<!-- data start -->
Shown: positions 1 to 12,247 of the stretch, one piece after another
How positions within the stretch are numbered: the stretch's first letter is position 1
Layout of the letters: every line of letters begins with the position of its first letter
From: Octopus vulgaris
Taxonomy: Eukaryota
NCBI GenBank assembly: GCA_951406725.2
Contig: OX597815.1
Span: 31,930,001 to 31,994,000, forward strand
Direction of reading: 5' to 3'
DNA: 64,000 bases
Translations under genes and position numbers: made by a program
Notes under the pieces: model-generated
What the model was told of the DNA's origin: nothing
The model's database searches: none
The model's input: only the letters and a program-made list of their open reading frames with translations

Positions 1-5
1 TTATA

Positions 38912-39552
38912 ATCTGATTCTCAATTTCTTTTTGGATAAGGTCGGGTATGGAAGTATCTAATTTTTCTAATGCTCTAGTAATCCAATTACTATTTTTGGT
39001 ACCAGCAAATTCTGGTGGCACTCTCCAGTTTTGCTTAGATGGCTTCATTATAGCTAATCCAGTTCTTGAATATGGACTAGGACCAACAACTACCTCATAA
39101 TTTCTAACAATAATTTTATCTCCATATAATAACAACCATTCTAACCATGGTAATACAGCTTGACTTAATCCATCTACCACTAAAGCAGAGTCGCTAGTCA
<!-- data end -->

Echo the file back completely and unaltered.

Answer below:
Shown: positions 1 to 12,247 of the stretch, one piece after another
How positions within the stretch are numbered: the stretch's first letter is position 1
Layout of the letters: every line of letters begins with the position of its first letter
From: Octopus vulgaris
Taxonomy: Eukaryota
NCBI GenBank assembly: GCA_951406725.2
Contig: OX597815.1
Span: 31,930,001 to 31,994,000, forward strand
Direction of reading: 5' to 3'
DNA: 64,000 bases
Translations under genes and position numbers: made by a program
Notes under the pieces: model-generated
What the model was told of the DNA's origin: nothing
The model's database searches: none
The model's input: only the letters and a program-made list of their open reading frames with translations

Positions 1-5
1 TTATA

Positions 38912-39552
38912 ATCTGATTCTCAATTTCTTTTTGGATAAGGTCGGGTATGGAAGTATCTAATTTTTCTAATGCTCTAGTAATCCAATTACTATTTTTGGT
39001 ACCAGCAAATTCTGGTGGCACTCTCCAGTTTTGCTTAGATGGCTTCATTATAGCTAATCCAGTTCTTGAATATGGACTAGGACCAACAACTACCTCATAA
39101 TTTCTAACAATAATTTTATCTCCATATAATAACAACCATTCTAACCATGGTAATACAGCTTGACTTAATCCATCTACCACTAAAGCAGAGTCGCTAGTCA